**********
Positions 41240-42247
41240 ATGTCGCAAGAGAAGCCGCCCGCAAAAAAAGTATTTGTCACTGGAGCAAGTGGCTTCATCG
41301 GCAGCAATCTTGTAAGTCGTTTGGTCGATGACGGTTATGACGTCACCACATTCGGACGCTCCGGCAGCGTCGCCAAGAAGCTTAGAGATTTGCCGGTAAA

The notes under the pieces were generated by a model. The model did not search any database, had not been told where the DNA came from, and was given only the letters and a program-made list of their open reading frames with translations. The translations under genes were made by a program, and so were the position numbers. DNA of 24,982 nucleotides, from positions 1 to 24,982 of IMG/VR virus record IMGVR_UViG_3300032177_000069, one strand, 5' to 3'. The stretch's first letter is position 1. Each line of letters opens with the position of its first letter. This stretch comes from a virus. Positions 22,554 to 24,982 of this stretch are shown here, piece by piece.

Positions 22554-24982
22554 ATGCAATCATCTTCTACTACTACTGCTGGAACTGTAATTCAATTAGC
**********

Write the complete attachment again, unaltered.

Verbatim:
Positions 41240-42247
41240 ATGTCGCAAGAGAAGCCGCCCGCAAAAAAAGTATTTGTCACTGGAGCAAGTGGCTTCATCG
41301 GCAGCAATCTTGTAAGTCGTTTGGTCGATGACGGTTATGACGTCACCACATTCGGACGCTCCGGCAGCGTCGCCAAGAAGCTTAGAGATTTGCCGGTAAA

The notes under the pieces were generated by a model. The model did not search any database, had not been told where the DNA came from, and was given only the letters and a program-made list of their open reading frames with translations. The translations under genes were made by a program, and so were the position numbers. DNA of 24,982 nucleotides, from positions 1 to 24,982 of IMG/VR virus record IMGVR_UViG_3300032177_000069, one strand, 5' to 3'. The stretch's first letter is position 1. Each line of letters opens with the position of its first letter. This stretch comes from a virus. Positions 22,554 to 24,982 of this stretch are shown here, piece by piece.

Positions 22554-24982
22554 ATGCAATCATCTTCTACTACTACTGCTGGAACTGTAATTCAATTAGC